Interracial friendship should, ideally, encourage the desire to investigate one’s own racial privilege and bias, not to use the identity of one’s friends against any claim that such bias even exists. As an ally in LGBT struggles, I have learned this lesson repeatedly. As an ally my role is to speak up for LGBT issues when in heteronormative environments and to shut up when being spoken to by gay and transgendered persons. I was harshly criticized for my failure to account for trans-phobia and trans-hatred and trans-violence in my discussions of “don’t ask, don’t tell” and marriage equality. My critics were absolutely right. My cis-privilege had blinded me to the ways that power was operating very differently for trans-citizens.
Friends certainly criticize friends, but allies also pause to listen. It is completely possible that I am absolutely wrong about white racial bias on the left against President Obama. Certainly, it wouldn’t be the first time I was wrong in my political analysis. But listen to this for a moment white allies: many African-Americans (not all, but many) feel that the attacks on President Obama are racialized on both the right and the left. This feeling has meaningful implications for the quality of our national, political fabric. When we tell you that the attacks are racially troubling, painful, we would like you to take our concerns seriously rather than working to simply defend yourself against the claims.
Along with several colleagues I conducted a national survey in 2005 measuring how Americans felt in the aftermath of the Hurricane Katrina disaster. The racial gap in how black and white Americans saw the event was striking. A strong majority of white Americans believed the government response has little or nothing to do with race, while an overwhelming number of black Americans believed the response was racialized. No one can “prove” which perception is accurate. But that is beside the point. If more than two-thirds of black citizens believe that their government will allow them to drown and dehydrate and die on national television because of their race, then there is something here worth discussing. And the discussion cannot be about how black people are just too sensitive.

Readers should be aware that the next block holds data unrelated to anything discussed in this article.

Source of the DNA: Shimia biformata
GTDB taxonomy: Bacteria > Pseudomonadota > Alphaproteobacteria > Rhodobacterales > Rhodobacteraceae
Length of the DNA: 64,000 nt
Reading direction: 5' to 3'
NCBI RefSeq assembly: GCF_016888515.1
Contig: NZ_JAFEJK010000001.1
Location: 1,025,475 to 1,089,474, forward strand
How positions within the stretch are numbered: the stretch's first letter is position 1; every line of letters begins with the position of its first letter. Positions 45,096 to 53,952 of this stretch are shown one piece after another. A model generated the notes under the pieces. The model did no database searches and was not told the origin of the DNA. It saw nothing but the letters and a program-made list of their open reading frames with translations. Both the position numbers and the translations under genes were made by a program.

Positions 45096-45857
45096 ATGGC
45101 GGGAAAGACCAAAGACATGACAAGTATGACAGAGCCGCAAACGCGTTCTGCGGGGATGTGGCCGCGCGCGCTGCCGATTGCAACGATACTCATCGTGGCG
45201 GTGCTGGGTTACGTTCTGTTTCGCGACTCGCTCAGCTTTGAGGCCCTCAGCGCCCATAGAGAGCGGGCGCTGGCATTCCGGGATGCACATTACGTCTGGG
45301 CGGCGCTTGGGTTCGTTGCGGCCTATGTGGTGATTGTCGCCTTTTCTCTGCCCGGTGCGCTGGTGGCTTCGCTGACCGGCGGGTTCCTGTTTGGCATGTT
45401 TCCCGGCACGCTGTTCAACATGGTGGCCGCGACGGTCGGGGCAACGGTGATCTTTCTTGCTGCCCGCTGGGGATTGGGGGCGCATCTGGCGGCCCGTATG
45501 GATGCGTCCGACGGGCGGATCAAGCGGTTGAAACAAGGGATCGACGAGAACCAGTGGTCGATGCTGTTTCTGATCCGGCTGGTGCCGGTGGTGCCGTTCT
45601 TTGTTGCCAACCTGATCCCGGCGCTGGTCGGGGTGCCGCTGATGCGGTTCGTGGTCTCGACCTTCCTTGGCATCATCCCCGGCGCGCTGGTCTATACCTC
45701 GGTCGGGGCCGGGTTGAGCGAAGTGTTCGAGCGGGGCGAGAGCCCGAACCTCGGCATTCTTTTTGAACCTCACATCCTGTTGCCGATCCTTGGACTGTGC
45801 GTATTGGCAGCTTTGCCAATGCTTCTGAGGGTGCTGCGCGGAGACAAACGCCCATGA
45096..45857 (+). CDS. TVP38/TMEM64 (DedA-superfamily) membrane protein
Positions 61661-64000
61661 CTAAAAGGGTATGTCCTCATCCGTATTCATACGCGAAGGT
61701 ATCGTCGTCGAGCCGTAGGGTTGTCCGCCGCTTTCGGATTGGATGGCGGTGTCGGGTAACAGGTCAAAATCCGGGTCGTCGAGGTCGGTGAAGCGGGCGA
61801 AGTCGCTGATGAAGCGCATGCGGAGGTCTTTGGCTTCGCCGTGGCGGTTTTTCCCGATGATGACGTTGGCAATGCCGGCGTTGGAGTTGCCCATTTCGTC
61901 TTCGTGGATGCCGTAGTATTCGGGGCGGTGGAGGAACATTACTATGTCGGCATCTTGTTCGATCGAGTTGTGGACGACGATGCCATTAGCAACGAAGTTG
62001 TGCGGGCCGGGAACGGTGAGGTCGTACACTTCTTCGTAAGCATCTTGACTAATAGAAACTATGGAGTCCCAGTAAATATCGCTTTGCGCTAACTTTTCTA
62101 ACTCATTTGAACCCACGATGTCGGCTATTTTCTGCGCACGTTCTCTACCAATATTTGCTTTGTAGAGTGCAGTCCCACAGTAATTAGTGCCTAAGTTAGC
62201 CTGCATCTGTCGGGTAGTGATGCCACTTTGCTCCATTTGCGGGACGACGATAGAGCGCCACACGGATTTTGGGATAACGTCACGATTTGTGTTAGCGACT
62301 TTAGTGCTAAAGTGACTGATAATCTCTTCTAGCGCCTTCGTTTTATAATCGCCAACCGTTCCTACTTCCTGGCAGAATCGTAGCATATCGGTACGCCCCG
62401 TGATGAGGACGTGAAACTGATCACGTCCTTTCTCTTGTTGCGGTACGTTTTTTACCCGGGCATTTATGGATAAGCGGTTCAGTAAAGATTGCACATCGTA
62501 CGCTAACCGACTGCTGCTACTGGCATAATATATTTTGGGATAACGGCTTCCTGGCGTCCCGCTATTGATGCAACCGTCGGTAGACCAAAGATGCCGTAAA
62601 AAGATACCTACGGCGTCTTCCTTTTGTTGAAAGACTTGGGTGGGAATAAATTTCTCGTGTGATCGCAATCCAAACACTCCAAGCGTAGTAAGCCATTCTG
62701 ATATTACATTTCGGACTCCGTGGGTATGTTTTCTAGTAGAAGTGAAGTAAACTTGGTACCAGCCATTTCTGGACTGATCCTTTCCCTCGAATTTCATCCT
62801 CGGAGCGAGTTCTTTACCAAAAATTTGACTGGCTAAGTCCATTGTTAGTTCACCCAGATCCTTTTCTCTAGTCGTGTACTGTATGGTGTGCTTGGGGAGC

3. Who made you an expert?
This brings me to a final point about racial discourse. It is common for my interlocutors to question my professional, intellectual and personal credentials. It is as though my very identity as an African-American woman makes me unqualified to speak on issues of race and gender; as though I could only be arguing out of personal interest or opinion rather than from decades of research, publication and university teaching.
But this is not personal. In fact, I suspect that those who tell me “I hope you die” or “you are a racist” or “you are a hack” actually know almost nothing about me at all. Rather this is standard strategy used to scorn the study of race as an illegitimate intellectual pursuit. Taking race and gender seriously as objects of academic inquiry is widely maligned, particularly in a social and political world that sees itself through the rose-colored lenses of self-congratulatory post-racialism. A French scholar of the French Revolution could easily write 1,000 words about American Francophone relations without being asked to produce a bibliography of citations, but the same courtesy of professional credibility is pretty regularly denied to black scholars of American racial politics.
This blog is against my better judgment in many ways. Reading it over again, it feels defensive. I am fully aware that I have benefitted from a hugely transformed public space. The struggles of generations of scholars, activists and writers who went before me have cleared unimaginable room for me and so many others to pursue public discourse on topics that were previously silenced, often violently. I am grateful to have readers who take me seriously enough to argue with me and opponents who believe my words are important enough that they make the effort to belittle them.
Further, I am grateful to live in a time when white Americans are furious about anyone suggesting that they are racist. I much prefer to live in a country and at a moment where the idea of being racist is distasteful rather than commonplace. In many ways the angry reaction about even the suggestion of racial bias is a kind of racial progress.